Myriad US companies rely on China as a major market for their goods, a source of production, or both. That makes them vulnerable to China’s economic malaise, harsh Covid-19 lockdowns and a broader reassessment of China-dependent supply chains.
Global companies have invested for decades in China, building ecosystems for production and businesses to cater to China’s growing middle class. But now those investments are coming up against a changing world order as China has emerged as a strategic and geopolitical rival that is forcing Washington to reconsider its policy toward the world’s second-largest economy.
Secretary of State Antony Blinken has said that the administration would outline its long-awaited China policy in coming weeks that is expected to incorporate many of the steps in motion in recent months.
That includes a focus on increasing the resilience and self-reliance for critical supply chains for goods like semiconductors and medical supplies, as well as keeping China from getting easy access to critical emerging technologies through export restrictions and other measures.
Bipartisan support for a tougher stance against China on various fronts, including possibly increased scrutiny of outbound investments, continues, which adds its own level of volatility to the mix.
Talk of a broad decoupling is likely overdone, but there is already a bifurcation in the world of technology and the fallout from the pandemic, trade war and now war in Ukraine has reinforced the need for countries and companies to build buffers to far-flung supply chains and operations. “Everyone has to think about how to diversify their risk outside of China,” Ruchir Sharma, chairman of Rockefeller International, told Barron’s in a recent interview. “Anyone who wants to be in China and swat away these risks is a very risky strategy.”
That doesn’t mean companies are going to flee China soon. Profitability of these markets is still attractive. But in the near-term, a slower Chinese economy and the disruptions created by Covid-types of lockdowns could dent the sales prospects for some US companies while the need to build in some buffers to disruptions could eat into margins. Over the longer-term, China’s own push to become more self-reliant and focus more on social good over profitability could create its own headaches for US companies.
All of which bears watching, especially for companies that have an outsize exposure to China. Barron’s started with Bank of America‘s
list of S&P 500 companies with the biggest exposure to China, homing in on those that get at least a fifth of revenue from emerging Asia—of which at least 15% was from China.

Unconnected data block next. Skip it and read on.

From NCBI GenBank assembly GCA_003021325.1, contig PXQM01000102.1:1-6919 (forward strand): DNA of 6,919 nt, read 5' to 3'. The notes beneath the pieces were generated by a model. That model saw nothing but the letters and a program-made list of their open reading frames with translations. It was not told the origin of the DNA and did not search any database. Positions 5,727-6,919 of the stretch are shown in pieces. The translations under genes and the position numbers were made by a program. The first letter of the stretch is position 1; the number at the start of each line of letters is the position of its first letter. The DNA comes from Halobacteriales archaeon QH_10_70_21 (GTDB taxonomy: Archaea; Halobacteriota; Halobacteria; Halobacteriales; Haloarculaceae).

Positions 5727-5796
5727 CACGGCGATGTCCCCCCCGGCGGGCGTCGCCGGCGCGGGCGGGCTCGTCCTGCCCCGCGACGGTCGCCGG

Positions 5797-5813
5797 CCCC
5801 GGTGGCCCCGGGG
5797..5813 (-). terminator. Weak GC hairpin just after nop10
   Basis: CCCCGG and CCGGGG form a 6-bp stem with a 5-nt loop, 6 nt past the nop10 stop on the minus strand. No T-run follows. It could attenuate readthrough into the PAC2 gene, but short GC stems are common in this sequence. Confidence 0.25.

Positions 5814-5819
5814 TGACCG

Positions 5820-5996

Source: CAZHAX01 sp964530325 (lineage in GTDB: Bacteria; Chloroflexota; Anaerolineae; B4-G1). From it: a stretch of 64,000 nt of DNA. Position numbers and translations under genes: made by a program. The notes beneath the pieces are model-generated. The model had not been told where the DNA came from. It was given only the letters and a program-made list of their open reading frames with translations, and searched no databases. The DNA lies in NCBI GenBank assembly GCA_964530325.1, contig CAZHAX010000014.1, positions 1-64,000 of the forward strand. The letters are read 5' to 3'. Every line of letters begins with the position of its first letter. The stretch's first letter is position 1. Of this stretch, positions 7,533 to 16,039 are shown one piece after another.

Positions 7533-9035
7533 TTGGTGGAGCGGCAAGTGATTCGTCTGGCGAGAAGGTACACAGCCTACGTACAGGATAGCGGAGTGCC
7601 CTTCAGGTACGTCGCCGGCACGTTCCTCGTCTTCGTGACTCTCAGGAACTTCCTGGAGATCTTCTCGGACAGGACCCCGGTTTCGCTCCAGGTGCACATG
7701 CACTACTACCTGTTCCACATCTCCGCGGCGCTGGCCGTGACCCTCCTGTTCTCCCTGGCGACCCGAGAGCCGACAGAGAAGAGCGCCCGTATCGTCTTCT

We winnowed the group down further, looking for companies that are trading for more than the average forward price-earnings ratio of the S&P 500 and that analysts expect will generate earnings growth of less than the 10.6% expected on average for the market to turn up eight companies to monitor more closely.
Not surprising, technology is well represented, with Texas Instruments (TXN) derived 55% of its sales from China and Teradyne (TER) and Apple (AAPL) getting roughly 15% of their sales from the country.
But that may underplay its exposure. Apple assembles most of its products in China, a low-cost hub for production that has helped the company’s bottom line, and it is also its second-largest consumer market. Apple executives warned this week that the Omicron outbreak in China could hurt current quarter sales by as much as $8 billion.
DuPont (DD) is in the midst of a turnaround, with Chief Executive Ed Breen shedding some businesses and buying new ones to remake the specialty materials company into a multi-industrial. The exposure to China and stressed supply chains though looms over its near-term prospects, reflected in its 18% decline so far this year.
Nike (NKE) has been relatively resilient in the face of stretched global supply chains, lockdowns in China and weaker economic growth, with the company forecasting its China business was “on pace” to deliver “sequential” improvement in the fourth quarter. But the company has also been facing increasing competition from domestic Chinese sportswear companies and is also vulnerable, as a well-known US consumer brand, to escalate potential backlash if geopolitical tensions.
Analysts in recent research notes have cautioned that China is a pocket of weakness for Otis Worldwide (OTIS), a maker of elevators, posing a risk for the second quarter as lockdowns and economic weakness on the back of a slump in the country’s property market persist .
The China exposure long seen as a positive for global companies bears extra attention in coming quarters to see if it becomes more of a detractor to longer-term outlooks. These eight companies are a good place to start building a watch list for such trouble.
Write to Reshma Kapadia at [email protected]
Credit: www.marketwatch.com /